6. Both. The salad days are over for Chiquita, as both weak European sales of bananas and U.S. concerns over fresh spinach are wilting its business. Leading to a 14% decline in its shares for the day, the company said on Monday that it is looking into the sale of its shipping assets and will discontinue its quarterly cash dividend.

7. (a). A group of plaintiffs gained class action status on Monday in a $200 billion lawsuit claiming that consumers were misled regarding "light" cigarettes. Shares of Altria burned down 6.4%, while Reynolds American fell 3.6%, and Loews slipped 0.5%. Altria may have been damaged more than the others, because this litigation could delay (or send up in smoke) the company's plans to spin off Kraft Foods.

8. (b), (c). Last week, Intel won a legal victory when a federal judge dismissed most of the antitrust claims of Advanced Micro Devices. Merck, meanwhile, was cleared of liability for a plaintiff's heart attack in yet another federal Vioxx case. Neither Lady Justice nor the House subcommittee investigating HP's pretexting matter were smiling as the company's executives testified on Capitol Hill; most invoked their Fifth Amendment privilege.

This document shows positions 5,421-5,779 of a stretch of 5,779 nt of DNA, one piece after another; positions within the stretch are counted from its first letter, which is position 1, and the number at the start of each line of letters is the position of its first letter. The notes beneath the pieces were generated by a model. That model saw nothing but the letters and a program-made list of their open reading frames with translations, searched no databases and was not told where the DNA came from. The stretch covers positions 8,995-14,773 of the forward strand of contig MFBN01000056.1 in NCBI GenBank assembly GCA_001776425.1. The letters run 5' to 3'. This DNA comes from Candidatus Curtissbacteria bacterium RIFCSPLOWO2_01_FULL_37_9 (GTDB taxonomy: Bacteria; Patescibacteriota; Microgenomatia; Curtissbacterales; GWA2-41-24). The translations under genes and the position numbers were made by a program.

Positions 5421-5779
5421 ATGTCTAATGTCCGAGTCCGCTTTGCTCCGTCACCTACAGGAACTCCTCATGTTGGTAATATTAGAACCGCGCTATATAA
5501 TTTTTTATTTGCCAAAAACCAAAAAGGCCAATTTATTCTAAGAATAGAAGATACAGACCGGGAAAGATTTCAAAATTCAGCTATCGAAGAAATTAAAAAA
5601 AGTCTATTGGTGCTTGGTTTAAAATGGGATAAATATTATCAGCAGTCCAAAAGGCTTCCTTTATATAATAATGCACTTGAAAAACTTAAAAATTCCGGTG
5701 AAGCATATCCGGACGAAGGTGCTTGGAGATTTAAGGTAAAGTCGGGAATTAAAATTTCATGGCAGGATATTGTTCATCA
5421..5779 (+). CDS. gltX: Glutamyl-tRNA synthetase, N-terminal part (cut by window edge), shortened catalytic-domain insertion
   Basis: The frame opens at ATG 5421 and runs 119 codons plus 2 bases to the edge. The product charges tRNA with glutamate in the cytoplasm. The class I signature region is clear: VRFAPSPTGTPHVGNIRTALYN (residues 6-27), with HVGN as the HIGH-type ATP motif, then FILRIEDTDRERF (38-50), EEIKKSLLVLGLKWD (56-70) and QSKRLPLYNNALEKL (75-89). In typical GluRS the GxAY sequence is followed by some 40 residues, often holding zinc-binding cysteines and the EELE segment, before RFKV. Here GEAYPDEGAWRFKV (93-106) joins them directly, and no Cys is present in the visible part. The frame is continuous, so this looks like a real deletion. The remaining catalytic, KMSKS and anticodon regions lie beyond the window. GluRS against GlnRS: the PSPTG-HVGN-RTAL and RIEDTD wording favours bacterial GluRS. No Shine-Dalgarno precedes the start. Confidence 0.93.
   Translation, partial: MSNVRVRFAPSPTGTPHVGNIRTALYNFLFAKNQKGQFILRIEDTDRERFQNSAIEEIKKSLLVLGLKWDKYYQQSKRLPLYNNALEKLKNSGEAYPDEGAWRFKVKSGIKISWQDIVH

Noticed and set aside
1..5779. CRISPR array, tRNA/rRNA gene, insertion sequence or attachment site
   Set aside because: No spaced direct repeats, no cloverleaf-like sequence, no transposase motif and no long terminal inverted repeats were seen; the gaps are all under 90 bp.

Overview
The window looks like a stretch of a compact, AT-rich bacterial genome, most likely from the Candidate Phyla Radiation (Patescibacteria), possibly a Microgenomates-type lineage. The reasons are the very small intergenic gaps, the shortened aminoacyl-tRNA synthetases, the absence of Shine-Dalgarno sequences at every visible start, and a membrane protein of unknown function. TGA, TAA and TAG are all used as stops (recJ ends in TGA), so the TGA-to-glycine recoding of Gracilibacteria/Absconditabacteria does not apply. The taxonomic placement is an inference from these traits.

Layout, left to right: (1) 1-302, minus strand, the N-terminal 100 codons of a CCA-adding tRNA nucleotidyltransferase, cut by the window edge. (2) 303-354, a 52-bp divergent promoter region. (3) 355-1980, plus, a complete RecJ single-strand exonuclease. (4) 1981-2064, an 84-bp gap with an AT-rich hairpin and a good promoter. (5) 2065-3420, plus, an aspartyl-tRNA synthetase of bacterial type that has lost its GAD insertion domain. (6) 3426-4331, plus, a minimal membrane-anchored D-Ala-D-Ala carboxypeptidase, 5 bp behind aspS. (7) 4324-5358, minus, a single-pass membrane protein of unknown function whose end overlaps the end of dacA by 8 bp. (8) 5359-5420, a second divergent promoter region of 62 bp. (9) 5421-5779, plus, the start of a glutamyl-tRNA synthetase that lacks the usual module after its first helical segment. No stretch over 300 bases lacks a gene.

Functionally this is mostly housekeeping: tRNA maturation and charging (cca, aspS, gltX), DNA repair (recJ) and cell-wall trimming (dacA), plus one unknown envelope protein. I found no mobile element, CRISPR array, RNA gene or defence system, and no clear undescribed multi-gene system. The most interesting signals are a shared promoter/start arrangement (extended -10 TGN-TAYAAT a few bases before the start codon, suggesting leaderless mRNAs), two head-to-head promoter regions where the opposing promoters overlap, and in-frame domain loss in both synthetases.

9. The Dow. While the Dow's 4.7% quarterly rise lagged behind the S&P 500's 5.2% advance, the index's rise was the best in 11 years, while the S&P 500 enjoyed its greatest rise in nine years. For those of you keeping track, the Nasdaq climbed 4%.

10. True. These two will share the autumnal view from behind bars, although in different states. While their vistas may be a bit obscured, the immediate futures of these two disgraced executives are not. In separate developments last week, Enron's former CFO Fastow was ordered into custody immediately following his lenient sentencing of six years in prison and two years of community service, and WorldCom CEO Ebbers began serving his 25-year prison term.

8-10 correct: Foolishly impressive.
6-7 correct: Almost Foolish.
1-5 correct: OK, but just barely.
0 correct: Really?! Keep reading the Fool, and watch your scores improve!

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Fool contributor S.J. Caplan is a former vice president and assistant general counsel of Goldman Sachs and former vice president and derivative finance specialist at Lehman Brothers. She serves as an arbitrator for the New York Stock Exchange and the NASD. The Fool has a disclosure policy.